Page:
A judge on Wednesday denied a request to lower bond for a man facing child pornography trading and sexual exploitation charges.

Michael E. Rankins, 46, is charged in Labette County District Court with three off-grid felonies and five mid-range felonies. The off-grid felonies can be punished by life in prison upon conviction and a defendant must serve a minimum of 25 years in prison before being eligible for parole. On the mid-range felonies, the minimum prison term is less than three years upon conviction.

The complaint alleges three counts of internet trading in child pornography, all off-grid felonies. A fourth count of internet trading is listed as a mid-range felony, as are five counts of sexual exploitation of a child. The complaint alleges the incidents happened between Feb. 12 and June 1.

Rankins, a former Labette County USD 506 maintenance worker, has been jailed on a $300,000 bond since early October. Rankins resigned his position in August after he learned of the investigation and his computer was seized, witnesses testified on Wednesday during a bond hearing.

Labette County Attorney Stephen Jones had asked for a $500,000 bond for Rankins in October, but Judge Steve Stockard set the bond at $300,000. Edward Battitori, Rankins’ attorney, asked for a $25,000 bond on Wednesday.

Rankins’ parents and brother testified about how they could monitor their son/brother if he’s freed on a lower bond. Rankins lives with his parents and his brother lives next door. 

Vicki Rankins testified that she could change bedrooms with her son so he wouldn’t be in the same separate space that he occupied when the alleged offenses occurred. She also offered to get rid of internet service to the home and devices that could access it, except for the cellphones she and her husband use and their computers. The parents would be at the house unless they had to work as substitute drivers for USD 506, she said. She could also take his car keys, but that may impact his ability to get employment, she said.

She and her husband, Gary, said they would do their best to monitor Michael. Neighbors do have WiFi, but they are private accounts so Michael wouldn’t be able to access those. Michael’s brother has WiFi, too. She testified that Michael does not have that password, but she does.

Michael’s brother said he would have no reservations if his brother returned home, and he would help supervise him.

Michael Rankins testified that he worked for USD 506 for about 15 years. He began as a custodian in the grade school and moved to maintenance in the last four years. He resigned in mid-August after questioned about the allegations. He testified that he was questioned on a Friday and resigned the next Tuesday.

Since then, he’s visited with a psychiatrist, even before charges were filed. He promised to follow any rules of bond release, including GPS monitoring. When asked how he could assure the judge of this, Rankins said, “All I have is my word. I know what I’ve been charged with is serious, and I’ll do whatever it takes to not … try to expose myself to the same stuff I was exposed to before.”

After testimony, Battitori said even a $25,000 bond was high for the family. He said they were “salt of the earth people.” His client has no criminal history, and his family would watch him closely if he were released.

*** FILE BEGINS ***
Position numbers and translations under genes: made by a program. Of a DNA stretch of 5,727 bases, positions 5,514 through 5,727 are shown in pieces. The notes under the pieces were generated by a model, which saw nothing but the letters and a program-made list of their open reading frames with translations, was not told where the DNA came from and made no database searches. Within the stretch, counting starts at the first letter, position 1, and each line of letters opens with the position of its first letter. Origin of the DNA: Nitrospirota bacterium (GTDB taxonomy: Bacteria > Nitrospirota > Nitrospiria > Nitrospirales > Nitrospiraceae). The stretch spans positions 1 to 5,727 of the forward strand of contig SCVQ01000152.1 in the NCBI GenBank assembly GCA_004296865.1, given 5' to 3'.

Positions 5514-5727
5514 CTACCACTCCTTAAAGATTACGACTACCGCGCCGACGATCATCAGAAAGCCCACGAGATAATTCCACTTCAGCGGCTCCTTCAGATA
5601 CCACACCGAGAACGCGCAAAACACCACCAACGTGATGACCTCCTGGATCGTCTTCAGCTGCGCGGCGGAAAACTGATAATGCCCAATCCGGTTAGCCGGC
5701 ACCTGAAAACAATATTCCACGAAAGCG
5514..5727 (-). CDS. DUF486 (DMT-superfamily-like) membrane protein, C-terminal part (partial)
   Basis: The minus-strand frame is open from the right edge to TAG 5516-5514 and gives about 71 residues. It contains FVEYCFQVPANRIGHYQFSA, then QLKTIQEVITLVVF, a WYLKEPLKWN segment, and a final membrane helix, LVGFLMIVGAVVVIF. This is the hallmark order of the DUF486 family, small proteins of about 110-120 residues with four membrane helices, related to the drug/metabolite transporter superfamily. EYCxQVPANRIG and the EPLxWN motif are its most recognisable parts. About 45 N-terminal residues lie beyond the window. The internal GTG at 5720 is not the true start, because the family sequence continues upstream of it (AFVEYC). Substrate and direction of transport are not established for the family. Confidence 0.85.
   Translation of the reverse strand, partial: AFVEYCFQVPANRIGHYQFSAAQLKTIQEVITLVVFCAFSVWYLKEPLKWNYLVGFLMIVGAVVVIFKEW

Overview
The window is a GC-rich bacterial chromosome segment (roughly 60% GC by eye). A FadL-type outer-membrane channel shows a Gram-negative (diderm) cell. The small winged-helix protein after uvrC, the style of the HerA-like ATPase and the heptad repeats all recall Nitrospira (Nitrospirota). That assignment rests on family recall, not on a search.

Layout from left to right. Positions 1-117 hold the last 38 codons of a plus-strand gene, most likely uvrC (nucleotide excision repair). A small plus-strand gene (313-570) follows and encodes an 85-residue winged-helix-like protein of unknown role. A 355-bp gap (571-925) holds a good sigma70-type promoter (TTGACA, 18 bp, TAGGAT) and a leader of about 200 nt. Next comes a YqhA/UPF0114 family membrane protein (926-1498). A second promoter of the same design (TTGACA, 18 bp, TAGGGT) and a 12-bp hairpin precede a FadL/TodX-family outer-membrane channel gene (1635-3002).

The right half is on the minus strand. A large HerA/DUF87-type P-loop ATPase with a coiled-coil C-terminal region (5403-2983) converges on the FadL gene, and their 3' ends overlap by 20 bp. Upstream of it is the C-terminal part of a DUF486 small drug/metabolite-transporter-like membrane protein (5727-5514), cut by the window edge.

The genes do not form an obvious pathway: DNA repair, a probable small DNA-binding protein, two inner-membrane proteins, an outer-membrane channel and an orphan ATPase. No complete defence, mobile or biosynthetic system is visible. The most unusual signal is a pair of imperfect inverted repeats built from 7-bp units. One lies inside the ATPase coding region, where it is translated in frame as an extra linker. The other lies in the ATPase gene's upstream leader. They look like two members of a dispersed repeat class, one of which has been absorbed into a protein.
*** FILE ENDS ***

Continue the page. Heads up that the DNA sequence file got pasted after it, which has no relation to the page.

Jones argued that internet service is ubiquitous in society. “It’s just everywhere.” It’s available at public libraries, fast food franchises and public buildings, so there may be no way to keep Rankins off the internet. GPS does little to protect society. It says where he is but not what he’s doing or with whom he’s spending time. The crimes were allegedly perpetrated using the internet and the probable cause affidavit indicates that they had been going on for years, but the crimes were not discovered until this year, Jones said. He said the case is strong and includes a confession. It was investigated by a forensics team in Wichita. Rankins allegedly downloaded the technology he needed to perpetrate the crimes and then got rid of it, and he would download it again if needed, Jones said.

Battitori argued that a $300,000 bond is not safer than GPS monitoring. He said the time for his client to run, if he was going to run, would have been after first contact with law enforcement. Not after he was charged.

Stockard said the risk of access to the internet is high if Rankins is released. The affidavit in the case indicates the crimes had been going on for a long time in the same house Rankins would be staying if released on bond. Stockard said he was doubly concerned that Rankins’ job involved being around children.

“I’m not convinced that I can sufficiently monitor house arrest because an ankle monitor is easily removed,” Stockard said. “I simply cannot allow this defendant to be out and access the internet. My fear is that his compulsion would be … far too high.”

There is no way to monitor Rankins 24 hours a day, no matter the plan, Stockard said. This is not a victimless crime. “I simply cannot subject this community to that risk.” 

He said a defendant has a right to a bond he can afford, but that right has to be weighed against public safety and risk of flight. He wondered what a psychosexual evaluation would say about Rankins’ risk of reoffending. He said if he had such a report that might allay some of his concerns. But he denied the motion for a lower bond at this time, keeping it at $300,000.

The same terms apply as before. Those conditions are: No access to social media, a cellphone or a computer. He is not allowed to have contact with anyone under age 18 and is to turn in his passport if he has one. He would be on bond supervision if released from jail and would undergo random drug testing.

A preliminary hearing in the case is set for Jan. 29.

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